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March 16, 2018 12:15 PM, EDT
Indiana Airport Mulls Expansion Into International Freight
South Bend International Airport

Could the airport in South Bend, Ind., be transformed into a rail-to-air freight hub for international shipping companies that would create hundreds of jobs?

That’s the vision being explored by St. Joseph County, which could soon sign off on a $375,000 study to develop a plan for a freight hub near South Bend International Airport with rail access for freight trains.

Bill Schalliol, the county’s economic development director, said a pair of international shipping companies — one Asian and the other European — are interested in using the airport here for cargo flights as an alternative to Chicago’s O’Hare Airport.

That’s what inspired the plan for the study, which would explore launching the freight hub on roughly 400 acres of property along Lincoln Way West to the southwest of the airfield.

The airport owns nearly half of the property but would need to acquire the rest under the plan. It is possible that two mobile home parks and various homes could be bought and torn down.

The freight hub also could benefit manufacturers in the New Carlisle industrial area. That is why property taxes collected from businesses in the county’s New Carlisle tax increment finance district would pay for the study.

The county plans to hire the Antero Group, a municipal consulting firm with an office in South Bend, to conduct the study over the coming months. The county Redevelopment Commission approved the hiring of the firm earlier this week, and the county Board of Commissioners will consider finalizing the deal in April.

The proposed freight hub calls for a network of warehouses and distribution centers that would process international goods. International prospects are looking for alternatives to the Chicago market, Schalliol said, so they can avoid traffic congestion and delays.

In South Bend, “they could send products off either by rail or truck and use this distribution center to get to the East Coast or the southern coast,” he said.

Operating costs are more expensive at the O’Hare airport, he said, where “a plane may sit for a couple of days before it can get unloaded, get through customs and then get back in the air.”

Schalliol added that if an international prospect decides to set up shop here, it could result in “millions of square feet in distribution space and hundreds of jobs.”

He said the airport, meanwhile, is well-positioned to launch the freight hub. Its foreign trade zone could be expanded so that shipping companies could unload goods without paying import duties, and its international customs facility would be used to process cargo.

Mike Daigle, the airport’s executive director, declined to comment March 15, referring questions to Schalliol.

Could rail access be a problem?

Right now, Schalliol said, only passenger trains access the airport via the South Shore Line. Freight trains also have access to the line, but they don’t use it to access the airport. That is because there is limited space for rail customers along the line’s current path near the airport.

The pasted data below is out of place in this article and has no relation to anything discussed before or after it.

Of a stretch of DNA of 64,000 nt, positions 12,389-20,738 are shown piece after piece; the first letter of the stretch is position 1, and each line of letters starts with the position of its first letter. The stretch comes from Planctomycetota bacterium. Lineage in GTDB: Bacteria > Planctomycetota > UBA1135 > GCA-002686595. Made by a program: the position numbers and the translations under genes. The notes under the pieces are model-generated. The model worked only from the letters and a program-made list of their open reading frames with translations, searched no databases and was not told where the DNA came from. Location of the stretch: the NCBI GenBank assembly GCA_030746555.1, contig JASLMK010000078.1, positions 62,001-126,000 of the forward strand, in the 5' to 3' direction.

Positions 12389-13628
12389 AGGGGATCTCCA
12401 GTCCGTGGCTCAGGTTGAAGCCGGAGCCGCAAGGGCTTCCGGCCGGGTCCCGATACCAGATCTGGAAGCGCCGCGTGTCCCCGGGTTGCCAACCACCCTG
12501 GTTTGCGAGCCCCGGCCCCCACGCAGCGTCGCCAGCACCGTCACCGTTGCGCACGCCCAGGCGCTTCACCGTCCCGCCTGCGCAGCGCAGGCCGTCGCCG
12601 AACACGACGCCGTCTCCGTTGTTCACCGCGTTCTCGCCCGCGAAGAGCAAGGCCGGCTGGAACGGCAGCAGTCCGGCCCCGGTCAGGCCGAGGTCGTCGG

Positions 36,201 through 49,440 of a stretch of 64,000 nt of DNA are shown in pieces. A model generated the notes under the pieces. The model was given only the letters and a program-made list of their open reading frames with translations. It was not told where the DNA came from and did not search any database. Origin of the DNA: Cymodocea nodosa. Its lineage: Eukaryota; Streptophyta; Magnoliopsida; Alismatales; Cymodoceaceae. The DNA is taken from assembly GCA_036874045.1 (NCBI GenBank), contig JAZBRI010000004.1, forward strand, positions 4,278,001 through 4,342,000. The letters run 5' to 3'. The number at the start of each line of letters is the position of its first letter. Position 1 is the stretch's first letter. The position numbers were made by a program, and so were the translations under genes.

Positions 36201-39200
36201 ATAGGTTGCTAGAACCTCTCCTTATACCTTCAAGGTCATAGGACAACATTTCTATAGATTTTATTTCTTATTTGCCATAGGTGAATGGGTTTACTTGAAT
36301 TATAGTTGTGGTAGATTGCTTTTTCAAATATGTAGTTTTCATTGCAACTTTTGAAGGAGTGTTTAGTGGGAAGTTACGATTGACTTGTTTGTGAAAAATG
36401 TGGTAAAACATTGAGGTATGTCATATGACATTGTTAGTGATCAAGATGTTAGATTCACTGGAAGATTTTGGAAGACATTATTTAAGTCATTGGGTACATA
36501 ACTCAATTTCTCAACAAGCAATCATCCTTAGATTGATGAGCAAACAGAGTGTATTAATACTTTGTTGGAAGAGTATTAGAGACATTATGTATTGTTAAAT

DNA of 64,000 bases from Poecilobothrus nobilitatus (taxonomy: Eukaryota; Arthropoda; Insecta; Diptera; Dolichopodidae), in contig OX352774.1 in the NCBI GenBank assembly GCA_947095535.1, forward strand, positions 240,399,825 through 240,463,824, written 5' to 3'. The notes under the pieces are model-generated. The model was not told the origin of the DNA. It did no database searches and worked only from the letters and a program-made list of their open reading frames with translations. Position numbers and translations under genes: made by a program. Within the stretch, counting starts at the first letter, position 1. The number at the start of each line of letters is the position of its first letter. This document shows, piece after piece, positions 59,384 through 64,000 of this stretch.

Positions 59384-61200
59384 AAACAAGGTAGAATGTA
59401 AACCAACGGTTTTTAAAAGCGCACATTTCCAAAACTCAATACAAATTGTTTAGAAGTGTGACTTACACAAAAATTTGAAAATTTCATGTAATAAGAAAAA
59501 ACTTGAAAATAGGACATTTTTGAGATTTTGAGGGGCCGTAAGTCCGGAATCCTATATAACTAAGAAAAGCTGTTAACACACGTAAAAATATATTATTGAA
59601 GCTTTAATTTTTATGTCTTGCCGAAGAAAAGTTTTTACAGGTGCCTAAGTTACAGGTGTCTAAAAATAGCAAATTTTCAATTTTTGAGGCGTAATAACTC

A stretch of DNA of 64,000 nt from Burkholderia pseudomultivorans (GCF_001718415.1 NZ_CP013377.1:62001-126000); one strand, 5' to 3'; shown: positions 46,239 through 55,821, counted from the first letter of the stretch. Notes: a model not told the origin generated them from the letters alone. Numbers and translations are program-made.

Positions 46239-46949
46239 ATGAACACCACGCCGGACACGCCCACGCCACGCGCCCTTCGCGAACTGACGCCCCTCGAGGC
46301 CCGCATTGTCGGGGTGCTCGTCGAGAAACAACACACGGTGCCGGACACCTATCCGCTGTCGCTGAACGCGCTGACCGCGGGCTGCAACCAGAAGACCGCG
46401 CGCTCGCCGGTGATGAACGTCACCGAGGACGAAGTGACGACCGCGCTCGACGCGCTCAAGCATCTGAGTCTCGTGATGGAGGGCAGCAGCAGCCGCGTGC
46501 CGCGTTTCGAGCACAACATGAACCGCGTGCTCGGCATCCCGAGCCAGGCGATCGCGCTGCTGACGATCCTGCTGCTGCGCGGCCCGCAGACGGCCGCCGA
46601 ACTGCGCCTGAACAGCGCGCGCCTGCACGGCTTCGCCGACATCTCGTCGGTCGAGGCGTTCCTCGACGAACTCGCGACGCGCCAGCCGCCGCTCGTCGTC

The county has supported a proposal that would solve that problem by rerouting the line so that it takes a more direct route from the west. The line must approach from the west for the freight hub to be developed, Schalliol said, because there isn’t enough land available along the existing route.

If the line approaches from the west, he said, it could be used by passenger trains during the day and freight trains at night.

The line now passes the airport, heads north along Bendix Drive and doubles back west to its station at the airport. City officials are considering various realignment plans to make the trip shorter, including moving the station to another site altogether.

The realignment proposal at the airport would be part of a larger project to double-track 16 miles between Michigan City and Gary — a move that could shave at least an hour from the South Shore ride between South Bend and Chicago.

The original South Shore plan called for tearing down about 40 houses in the Ardmore area, on the city’s west side, as part of the proposed rail realignment plan at the airport. The city and county entered into an agreement in which the county would contribute $18 million toward the South Shore double-tracking project between Gary and Michigan City, while the city would spend $25 million on the new route through Ardmore.

But protests among Ardmore residents caused the city to rethink that plan last fall. That’s when the city decided to hire an engineering firm to study alternative station sites. Options have included building a station at the Honeywell Aerospace parking lot along existing tracks, expanding the current Amtrak station at Washington and Meade streets, and exploring downtown sites.

The study also has explored whether a station could be built on property owned by South Bend Chocolate Co. founder Mark Tarner to the southwest of U.S. 20 and the St. Joseph Valley Parkway, commonly known as the U.S. 31 bypass. Tarner plans to build a food production facility and two museums there.

County officials are anxiously awaiting the results of the study. If the city decides against the rail realignment plan at the airport, the county would still try to find a way to build a freight-only line that would approach from the airport’s west side.

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